WITH the issue of tax dominating in the election campaign, Ian Murray says it’s not about who pays but what it will pay for
‘Death, taxes and childbirth! There’s never a convenient time for any of them.” The famous words from Gone With The Wind.
Given my good friends Gregg and Steph have just had their first child, after a long delay, they would certainly agree with the latter.
But isn’t it great that a Scottish election is dominated by policy debate rather than the constitution?
And that’s important, as this is the first election where we will vote to elect MSPs to one of the most powerful devolved parliaments in the world.
Whilst the debate on tax is key to this election it shouldn’t just be about “who pays”; it should be about what it pays for. Do you go to school, college or university? When was the last time you or a relative visited your GP or went to the hospital, used your local library or community centre? Are you a young person struggling to afford a home? Are your local police disappearing?
Why do I ask? All the things listed above – from funding schools to fixing potholes – are paid for by your taxes. Our taxes are our collective investment in the services upon which we all rely and from which everyone benefits.
Conversely, if you starve these services of funding, they suffer.
There are examples of this here in Edinburgh. Liberton Hospital is threatened with closure as are children’s services at St Johns. In my own constituency, the axe is hanging over Inch House as savage SNP cuts to council budgets bite. Hundreds of council jobs are being lost, and more may follow. Constituents complain about increases in indirect charges – from school pitches and swimming clubs, to home care alarms and council services.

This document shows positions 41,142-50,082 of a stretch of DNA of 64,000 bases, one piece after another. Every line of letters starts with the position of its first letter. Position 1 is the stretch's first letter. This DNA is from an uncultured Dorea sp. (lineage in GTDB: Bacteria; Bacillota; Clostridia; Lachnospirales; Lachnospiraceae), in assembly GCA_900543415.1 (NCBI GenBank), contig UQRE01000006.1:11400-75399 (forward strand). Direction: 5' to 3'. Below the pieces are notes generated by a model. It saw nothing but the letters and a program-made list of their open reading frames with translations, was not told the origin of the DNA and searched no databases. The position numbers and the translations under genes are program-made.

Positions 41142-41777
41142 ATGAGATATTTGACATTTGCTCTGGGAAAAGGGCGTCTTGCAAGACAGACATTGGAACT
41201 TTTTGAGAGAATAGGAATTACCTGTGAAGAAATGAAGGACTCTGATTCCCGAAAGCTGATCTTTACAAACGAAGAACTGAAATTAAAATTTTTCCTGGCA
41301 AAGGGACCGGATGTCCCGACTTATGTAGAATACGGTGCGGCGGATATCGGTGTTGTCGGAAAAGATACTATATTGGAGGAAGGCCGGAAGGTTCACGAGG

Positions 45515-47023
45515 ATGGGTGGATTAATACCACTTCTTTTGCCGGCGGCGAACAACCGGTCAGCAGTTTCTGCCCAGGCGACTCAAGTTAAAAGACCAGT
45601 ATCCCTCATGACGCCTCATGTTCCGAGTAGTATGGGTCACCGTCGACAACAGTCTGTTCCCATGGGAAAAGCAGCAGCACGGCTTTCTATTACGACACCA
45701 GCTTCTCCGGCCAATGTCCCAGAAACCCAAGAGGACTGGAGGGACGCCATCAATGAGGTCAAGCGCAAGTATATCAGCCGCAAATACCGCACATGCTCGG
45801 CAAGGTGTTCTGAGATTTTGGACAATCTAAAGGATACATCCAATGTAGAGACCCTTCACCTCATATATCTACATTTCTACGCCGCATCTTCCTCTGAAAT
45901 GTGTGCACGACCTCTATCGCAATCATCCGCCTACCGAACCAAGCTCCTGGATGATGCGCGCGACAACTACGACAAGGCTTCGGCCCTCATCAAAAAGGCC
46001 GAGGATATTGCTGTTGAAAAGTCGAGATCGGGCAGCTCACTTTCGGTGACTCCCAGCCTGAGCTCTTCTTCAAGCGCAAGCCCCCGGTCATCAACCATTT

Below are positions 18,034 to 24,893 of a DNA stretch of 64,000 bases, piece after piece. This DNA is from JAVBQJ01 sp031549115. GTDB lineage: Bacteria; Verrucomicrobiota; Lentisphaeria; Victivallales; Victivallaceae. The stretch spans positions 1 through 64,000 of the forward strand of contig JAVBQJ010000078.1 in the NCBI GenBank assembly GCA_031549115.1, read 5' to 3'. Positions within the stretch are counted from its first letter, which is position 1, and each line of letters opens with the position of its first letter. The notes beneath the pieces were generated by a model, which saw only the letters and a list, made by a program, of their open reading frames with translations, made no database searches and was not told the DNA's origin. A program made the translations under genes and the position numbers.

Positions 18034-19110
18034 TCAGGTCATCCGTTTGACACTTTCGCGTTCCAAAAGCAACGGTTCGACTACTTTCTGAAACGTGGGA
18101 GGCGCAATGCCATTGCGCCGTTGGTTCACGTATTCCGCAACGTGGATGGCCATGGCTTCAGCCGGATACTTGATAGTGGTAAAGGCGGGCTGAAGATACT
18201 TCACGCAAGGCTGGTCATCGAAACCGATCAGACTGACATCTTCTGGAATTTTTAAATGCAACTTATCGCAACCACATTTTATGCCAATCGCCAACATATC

We now have a Scottish Parliament that can chart a different course; that can take decisions based on the best interests of the people who live here.
It is all about the political choices we make. The Conservatives remain wedded to the discredited doctrine of austerity. Meanwhile, we have an SNP government that lacks the courage of its convictions.
It says it supports progressive taxes and is anti-austerity and members have campaigned all their lives for more powers for Scotland. But now they have them, they aren’t using them.
The SNP used to support a 50p tax rate on those lucky enough to earn over £150,000 a year, yet now we see Nicola Sturgeon refusing to implement it, and trotting out the same excuses as George Osborne. The SNP expects people to believe that services can be maintained without revenues increasing. Everyone benefits and nobody pays. It just isn’t credible.
There is an alternative. A Scottish Labour government will use the powers of the parliament to reintroduce the 50p rate and levy a modest increase in income tax. We will invest the additional revenues raised – over £600 million – in our public services, reversing the SNP’s disproportionate cuts to local government and education. Under our plans, nobody on a lower income will pay a penny more than at present.
Scottish Labour will take brave and bold decisions because we believe in something better. Faced with the choice between using the powers of the Scottish Parliament and settling for the status quo, we will choose to use our powers and stop these savage cuts.
There is never a “convenient” time to ask those that can afford to do so to pay a little more. But we either choose to imperil Scotland’s future prosperity or we choose to take a different path. Once thing is clear: when our society is at stake, saying “Frankly . . . I don’t give a damn” just isn’t good enough.
• Ian Murray is Labour MP for Edinburgh South and shadow Scottish secretary.